[SINGAPORE] In a boost to the local startup scene, a Singapore life sciences tools and medical devices business with a global presence has set up a venture capital fund with S$10 million to be committed over three years.
Esco Ventures, funded internally by the Esco group of companies, will invest in early-stage opportunities in life sciences, medical and healthcare technologies.
Esco president and CEO Lin Xiangqian told The Business Times that he wants to use his operational experience to help local scientists and researchers commercialise their ideas for the global market.
"I have actual industrial and hands-on operating experience in life sciences and medical devices, plus access to the resources of our group - including a distribution and sales network painstakingly built up over the years which now covers more than 100 countries," he said.
"We can provide not only the usual incubation, mentorship and funding, but also access to product development, manufacturing expertise and a global distribution network."
He added: "Singapore is a small country between India and China and we can't compete on scale. So we have to innovate to create higher-value jobs."
Esco provides lab equipment for the life sciences industry, as well as medical devices for in-vitro fertilisation.
Mr Lin, 30, started working in the family business at age 13.
After completing secondary school, he re-engineered the company and developed Esco's life sciences lab equipment line from scratch.
Over the last 14 years, he has built Esco into a company that hires 700 employees around the world. He took over as group president and CEO in 2011.
Esco Ventures has an investment in a Danish and Lithuanian medical devices company, which achieved an unrealised return of five times his original investment in less than three years. The experience whetted Mr Lin's appetite for early-stage investing and helping startups bring innovations to the global market.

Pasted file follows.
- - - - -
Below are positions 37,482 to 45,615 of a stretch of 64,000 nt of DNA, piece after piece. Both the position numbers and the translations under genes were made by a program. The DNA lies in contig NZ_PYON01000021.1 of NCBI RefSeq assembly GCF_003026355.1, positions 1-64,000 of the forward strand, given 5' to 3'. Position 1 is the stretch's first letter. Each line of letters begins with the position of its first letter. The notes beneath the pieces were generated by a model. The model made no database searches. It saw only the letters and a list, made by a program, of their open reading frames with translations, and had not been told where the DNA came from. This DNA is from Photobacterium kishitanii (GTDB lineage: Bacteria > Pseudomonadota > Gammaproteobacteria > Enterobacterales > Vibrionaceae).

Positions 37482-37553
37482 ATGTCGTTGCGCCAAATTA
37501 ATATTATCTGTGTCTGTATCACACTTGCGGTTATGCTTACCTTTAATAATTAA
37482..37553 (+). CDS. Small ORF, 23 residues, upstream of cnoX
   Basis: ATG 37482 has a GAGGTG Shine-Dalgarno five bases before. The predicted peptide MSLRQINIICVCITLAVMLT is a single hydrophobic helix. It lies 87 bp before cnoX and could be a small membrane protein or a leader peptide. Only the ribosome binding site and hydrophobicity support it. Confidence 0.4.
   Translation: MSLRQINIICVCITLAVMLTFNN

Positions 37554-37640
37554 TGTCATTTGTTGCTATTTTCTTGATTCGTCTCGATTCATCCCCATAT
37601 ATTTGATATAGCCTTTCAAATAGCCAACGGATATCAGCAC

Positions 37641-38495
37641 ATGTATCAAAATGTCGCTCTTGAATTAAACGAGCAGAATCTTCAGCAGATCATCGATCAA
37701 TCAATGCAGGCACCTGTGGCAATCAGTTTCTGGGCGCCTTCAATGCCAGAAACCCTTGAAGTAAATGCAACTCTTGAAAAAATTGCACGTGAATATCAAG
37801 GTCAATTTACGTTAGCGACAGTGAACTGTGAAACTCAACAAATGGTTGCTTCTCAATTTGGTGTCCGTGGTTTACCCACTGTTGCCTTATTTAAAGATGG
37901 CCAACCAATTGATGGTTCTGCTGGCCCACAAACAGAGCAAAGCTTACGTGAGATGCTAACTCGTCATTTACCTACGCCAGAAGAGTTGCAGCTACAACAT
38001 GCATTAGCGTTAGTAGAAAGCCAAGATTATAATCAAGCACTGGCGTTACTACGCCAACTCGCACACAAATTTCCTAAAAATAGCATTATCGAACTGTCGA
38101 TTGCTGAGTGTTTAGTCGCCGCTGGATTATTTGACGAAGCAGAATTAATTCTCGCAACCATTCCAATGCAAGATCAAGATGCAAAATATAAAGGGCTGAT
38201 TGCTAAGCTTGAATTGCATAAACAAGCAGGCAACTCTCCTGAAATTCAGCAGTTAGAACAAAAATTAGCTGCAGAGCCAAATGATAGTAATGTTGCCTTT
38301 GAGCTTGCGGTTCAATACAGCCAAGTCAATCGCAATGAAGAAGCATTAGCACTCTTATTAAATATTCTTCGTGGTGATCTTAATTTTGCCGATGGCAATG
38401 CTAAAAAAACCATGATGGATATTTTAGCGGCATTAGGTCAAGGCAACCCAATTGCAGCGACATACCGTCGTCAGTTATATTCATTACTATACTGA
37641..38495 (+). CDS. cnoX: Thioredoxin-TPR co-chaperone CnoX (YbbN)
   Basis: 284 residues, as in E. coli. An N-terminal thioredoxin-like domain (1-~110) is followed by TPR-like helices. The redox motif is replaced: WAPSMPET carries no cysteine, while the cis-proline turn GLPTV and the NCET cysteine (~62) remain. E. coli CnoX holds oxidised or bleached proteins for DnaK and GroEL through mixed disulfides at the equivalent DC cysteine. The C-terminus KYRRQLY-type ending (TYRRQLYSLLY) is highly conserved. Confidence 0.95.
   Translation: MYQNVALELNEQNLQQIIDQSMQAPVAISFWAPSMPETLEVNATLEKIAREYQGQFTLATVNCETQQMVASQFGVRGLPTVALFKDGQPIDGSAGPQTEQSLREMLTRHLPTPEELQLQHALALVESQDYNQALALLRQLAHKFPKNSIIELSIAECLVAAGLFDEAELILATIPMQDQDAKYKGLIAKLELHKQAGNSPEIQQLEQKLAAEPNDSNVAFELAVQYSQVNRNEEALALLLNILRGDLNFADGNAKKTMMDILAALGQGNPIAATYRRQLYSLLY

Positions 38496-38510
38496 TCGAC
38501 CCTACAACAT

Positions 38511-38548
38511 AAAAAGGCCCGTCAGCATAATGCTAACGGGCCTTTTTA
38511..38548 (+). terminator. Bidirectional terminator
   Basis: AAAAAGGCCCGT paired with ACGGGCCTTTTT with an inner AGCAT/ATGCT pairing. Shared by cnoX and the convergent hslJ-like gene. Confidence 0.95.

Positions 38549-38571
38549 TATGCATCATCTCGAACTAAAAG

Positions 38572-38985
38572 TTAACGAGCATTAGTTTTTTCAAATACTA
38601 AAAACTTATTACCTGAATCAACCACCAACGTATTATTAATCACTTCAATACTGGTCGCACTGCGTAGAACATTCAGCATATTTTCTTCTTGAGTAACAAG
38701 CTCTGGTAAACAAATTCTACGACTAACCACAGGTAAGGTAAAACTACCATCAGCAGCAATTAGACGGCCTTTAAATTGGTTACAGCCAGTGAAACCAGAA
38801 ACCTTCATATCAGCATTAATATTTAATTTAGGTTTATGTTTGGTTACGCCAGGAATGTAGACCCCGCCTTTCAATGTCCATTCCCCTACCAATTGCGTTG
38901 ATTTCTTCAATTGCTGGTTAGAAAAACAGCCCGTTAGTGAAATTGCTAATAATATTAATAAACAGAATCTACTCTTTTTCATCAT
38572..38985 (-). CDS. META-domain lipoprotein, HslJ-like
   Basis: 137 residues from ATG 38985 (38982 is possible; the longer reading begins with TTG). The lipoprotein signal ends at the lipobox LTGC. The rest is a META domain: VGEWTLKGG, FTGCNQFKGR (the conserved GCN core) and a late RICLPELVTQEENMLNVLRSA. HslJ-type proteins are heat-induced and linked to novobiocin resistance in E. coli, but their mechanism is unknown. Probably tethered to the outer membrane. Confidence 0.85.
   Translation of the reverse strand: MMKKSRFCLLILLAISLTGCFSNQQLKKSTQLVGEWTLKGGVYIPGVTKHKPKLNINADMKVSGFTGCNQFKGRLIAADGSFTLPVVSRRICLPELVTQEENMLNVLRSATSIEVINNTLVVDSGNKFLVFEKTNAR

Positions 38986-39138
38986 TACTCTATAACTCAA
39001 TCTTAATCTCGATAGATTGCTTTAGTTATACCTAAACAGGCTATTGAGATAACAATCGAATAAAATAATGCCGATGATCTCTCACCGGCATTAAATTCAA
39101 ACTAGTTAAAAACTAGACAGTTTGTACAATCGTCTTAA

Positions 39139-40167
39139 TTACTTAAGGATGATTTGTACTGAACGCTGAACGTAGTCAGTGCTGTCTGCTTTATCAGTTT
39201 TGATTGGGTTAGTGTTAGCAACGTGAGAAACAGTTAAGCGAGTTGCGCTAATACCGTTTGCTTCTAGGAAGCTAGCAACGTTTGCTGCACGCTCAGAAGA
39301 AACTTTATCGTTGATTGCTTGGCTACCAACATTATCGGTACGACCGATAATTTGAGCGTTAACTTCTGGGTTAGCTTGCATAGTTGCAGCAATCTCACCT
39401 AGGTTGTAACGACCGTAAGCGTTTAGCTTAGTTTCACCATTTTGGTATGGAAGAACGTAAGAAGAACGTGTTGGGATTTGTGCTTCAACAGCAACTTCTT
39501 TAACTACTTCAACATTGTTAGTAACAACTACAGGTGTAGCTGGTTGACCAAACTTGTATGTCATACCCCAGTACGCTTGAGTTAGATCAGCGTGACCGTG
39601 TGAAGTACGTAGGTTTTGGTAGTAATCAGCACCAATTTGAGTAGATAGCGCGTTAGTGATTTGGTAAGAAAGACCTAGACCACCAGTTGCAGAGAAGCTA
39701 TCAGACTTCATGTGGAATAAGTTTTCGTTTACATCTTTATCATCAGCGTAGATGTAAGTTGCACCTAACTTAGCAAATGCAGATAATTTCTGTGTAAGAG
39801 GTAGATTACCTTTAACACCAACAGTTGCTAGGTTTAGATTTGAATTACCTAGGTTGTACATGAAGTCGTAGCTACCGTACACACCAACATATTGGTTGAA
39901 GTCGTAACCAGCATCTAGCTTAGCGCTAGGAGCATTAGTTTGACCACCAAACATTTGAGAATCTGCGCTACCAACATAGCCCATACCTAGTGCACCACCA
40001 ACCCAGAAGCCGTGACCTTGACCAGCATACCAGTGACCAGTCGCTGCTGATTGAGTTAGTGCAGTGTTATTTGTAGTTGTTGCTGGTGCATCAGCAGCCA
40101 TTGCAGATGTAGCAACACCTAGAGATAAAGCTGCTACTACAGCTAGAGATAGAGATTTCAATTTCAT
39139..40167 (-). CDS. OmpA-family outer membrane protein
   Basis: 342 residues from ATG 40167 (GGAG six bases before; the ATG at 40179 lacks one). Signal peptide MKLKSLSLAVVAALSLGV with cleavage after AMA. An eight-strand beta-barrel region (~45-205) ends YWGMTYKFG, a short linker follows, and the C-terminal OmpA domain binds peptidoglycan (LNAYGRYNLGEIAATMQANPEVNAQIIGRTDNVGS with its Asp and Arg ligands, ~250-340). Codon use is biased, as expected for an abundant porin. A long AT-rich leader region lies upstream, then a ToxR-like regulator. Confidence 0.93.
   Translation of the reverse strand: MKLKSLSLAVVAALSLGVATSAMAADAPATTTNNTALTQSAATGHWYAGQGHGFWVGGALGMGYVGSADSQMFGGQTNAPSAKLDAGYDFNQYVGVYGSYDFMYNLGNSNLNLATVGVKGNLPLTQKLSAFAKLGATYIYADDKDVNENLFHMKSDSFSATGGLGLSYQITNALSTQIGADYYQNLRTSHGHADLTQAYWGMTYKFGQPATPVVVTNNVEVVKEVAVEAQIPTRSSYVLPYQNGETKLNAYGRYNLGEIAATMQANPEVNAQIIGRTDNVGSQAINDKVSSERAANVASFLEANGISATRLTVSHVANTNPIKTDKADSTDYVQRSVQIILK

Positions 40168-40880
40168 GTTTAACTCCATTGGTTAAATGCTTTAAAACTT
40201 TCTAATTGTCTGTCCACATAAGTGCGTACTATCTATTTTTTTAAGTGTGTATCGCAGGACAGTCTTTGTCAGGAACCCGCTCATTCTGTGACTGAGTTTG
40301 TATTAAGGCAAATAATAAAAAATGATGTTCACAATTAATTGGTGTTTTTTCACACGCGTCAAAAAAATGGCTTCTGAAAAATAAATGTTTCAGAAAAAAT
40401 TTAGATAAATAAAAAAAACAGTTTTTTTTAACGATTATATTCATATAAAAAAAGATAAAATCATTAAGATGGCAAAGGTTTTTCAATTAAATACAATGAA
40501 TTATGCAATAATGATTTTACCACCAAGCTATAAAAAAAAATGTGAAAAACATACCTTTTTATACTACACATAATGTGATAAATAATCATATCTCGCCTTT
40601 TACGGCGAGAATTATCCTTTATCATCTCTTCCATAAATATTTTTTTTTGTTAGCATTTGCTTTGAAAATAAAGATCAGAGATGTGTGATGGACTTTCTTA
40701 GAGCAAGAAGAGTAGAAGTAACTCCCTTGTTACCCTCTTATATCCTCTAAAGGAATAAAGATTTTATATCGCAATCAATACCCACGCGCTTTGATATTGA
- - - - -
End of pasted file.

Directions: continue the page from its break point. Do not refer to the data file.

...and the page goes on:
The biotechnology sector in the US has seen a surge in the past year, driving up valuations and deal activity.
Esco itself has received takeover offers from US and European multinationals, but has decided to remain independent, Mr Lin said. He estimates the market value of his company to be between S$100 million and S$200 million.
Other funds have been active in Singapore's startup scene. One of the more established life sciences funds around is BioVeda Capital.
New venture capital funds here have been tech-related, rather than focused on medical and life sciences. Monk's Hill Ventures launched in April this year with a S$100 million war chest to invest in tech startups across Asia. Golden Gate Ventures was set up in 2012 with an initial seed fund of S$10 million, focusing on consumer Internet products and services for South-east Asia.
Philip Lim, CEO of Agency for Science, Technology And Research (A*Star)'s technology transfer arm ETPL, said that there is more funding available now for startups than 10 years ago. But many are not ready in terms of their management and infrastructure to move on to the next stage, he said.
"The first million obtained by our startups is only enough to fund tech and product development.
"Series A investors (external investors who buy into startups for the first time) look for a management team that has more than a good chief tech officer (CTO). They also look for business scalability, which requires some infrastructure and perhaps some sales," he said.
"To create a critical mass we need a combination of peer learning and mentoring. The founders themselves need to broaden their perspectives, get out of the country, see the world, and build networks," he added.
"Emphasis should also be given to the products and their branding."